Frederic David Mocatta, 1828—1905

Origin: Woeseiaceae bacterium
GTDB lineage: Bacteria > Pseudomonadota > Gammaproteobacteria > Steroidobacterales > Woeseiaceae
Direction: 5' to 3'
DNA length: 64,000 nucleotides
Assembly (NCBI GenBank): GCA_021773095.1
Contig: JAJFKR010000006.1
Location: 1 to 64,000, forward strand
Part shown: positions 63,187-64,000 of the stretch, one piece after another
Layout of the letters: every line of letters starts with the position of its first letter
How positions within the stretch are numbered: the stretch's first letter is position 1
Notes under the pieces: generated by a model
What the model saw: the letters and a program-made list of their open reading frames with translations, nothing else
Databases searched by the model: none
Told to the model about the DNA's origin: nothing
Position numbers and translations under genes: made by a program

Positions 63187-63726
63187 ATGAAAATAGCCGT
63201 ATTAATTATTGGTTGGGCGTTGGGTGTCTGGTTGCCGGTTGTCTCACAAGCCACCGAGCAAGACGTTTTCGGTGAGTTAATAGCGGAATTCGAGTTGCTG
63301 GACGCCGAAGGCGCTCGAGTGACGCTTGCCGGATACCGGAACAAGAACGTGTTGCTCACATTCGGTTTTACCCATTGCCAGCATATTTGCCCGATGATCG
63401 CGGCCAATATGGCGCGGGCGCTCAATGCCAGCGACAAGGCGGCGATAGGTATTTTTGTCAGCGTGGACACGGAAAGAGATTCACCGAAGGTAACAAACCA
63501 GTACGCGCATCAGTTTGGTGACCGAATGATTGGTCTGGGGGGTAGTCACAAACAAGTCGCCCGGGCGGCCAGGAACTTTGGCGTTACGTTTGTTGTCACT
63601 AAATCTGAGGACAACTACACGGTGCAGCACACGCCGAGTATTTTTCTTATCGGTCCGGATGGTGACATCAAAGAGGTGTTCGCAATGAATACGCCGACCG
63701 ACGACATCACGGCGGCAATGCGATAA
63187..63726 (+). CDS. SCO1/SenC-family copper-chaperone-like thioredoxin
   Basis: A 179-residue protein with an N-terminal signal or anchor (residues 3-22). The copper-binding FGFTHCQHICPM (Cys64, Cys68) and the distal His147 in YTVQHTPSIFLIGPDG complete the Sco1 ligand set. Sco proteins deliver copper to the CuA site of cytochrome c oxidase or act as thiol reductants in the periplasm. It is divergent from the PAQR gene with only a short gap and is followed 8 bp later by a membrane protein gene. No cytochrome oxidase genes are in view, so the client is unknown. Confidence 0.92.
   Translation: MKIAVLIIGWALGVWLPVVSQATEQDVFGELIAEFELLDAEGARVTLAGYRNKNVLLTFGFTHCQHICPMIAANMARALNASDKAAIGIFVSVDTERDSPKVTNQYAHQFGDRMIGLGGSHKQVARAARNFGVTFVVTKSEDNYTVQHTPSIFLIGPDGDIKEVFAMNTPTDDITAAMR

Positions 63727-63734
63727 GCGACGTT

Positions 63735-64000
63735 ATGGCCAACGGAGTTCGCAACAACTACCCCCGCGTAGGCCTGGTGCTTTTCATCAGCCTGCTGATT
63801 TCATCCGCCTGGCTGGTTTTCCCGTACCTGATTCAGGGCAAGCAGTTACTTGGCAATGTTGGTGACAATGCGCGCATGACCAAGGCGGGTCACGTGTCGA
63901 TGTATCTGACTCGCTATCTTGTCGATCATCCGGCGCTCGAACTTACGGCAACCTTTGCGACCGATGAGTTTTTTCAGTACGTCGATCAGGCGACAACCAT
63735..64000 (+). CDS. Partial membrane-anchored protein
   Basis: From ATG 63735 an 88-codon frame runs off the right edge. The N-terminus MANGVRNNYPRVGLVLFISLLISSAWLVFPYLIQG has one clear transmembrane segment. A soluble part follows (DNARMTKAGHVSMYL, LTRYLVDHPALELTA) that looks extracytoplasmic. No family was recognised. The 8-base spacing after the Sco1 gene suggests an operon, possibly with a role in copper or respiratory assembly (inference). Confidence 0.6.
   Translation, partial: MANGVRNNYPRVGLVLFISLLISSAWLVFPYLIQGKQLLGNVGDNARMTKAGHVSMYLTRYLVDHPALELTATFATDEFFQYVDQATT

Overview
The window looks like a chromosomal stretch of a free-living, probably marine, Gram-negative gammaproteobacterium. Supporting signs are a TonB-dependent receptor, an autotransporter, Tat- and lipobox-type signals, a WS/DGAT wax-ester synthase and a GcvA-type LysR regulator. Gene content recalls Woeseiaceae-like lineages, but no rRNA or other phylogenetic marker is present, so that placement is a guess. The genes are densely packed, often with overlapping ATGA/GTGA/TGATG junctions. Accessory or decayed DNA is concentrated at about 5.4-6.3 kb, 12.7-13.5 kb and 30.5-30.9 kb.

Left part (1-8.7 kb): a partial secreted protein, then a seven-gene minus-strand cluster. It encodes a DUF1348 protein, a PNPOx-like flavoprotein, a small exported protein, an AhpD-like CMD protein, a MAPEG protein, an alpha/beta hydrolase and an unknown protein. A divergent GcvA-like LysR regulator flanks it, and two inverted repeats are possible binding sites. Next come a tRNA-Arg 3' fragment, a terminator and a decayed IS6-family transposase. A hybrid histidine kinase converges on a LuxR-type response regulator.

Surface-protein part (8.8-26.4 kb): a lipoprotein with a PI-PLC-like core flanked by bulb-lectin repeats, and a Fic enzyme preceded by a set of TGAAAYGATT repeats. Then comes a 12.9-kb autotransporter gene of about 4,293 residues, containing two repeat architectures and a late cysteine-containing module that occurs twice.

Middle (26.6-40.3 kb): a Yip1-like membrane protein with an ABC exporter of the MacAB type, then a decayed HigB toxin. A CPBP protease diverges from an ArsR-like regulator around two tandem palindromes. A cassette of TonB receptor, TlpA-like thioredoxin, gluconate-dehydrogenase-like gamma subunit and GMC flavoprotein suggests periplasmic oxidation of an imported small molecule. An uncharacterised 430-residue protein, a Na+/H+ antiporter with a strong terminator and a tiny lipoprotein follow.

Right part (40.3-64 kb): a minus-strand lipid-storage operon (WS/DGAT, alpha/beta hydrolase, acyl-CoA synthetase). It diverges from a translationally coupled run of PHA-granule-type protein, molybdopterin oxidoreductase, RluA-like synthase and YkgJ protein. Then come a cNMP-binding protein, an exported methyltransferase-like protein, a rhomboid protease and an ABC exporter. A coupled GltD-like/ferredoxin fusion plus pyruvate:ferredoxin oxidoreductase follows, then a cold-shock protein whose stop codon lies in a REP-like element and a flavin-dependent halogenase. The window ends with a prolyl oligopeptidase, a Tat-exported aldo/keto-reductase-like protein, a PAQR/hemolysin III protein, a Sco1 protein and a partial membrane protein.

To be invited to be President of the Jewish Historical Society was, at any rate for me, not only an honour but also an embarrassment. It was an honour because of the many distin? guished and learned men who have held this office since Lucien Wolf became the first President in 1893. It was an embarrassment, not only because of the quality in the field of scholarship and historical research of previous Presidents, but, even more so, because your President is, on election, traditionally expected to read a paper resulting from some original research. This latter requirement led me in the first place to decline the invitation, but I was pressed and, probably too weakly, eventually consented, on its being suggested to me that I might read a paper on F. D. Mocatta, un? doubtedly the most distinguished holder of my patronymic there has been in this country. My father,

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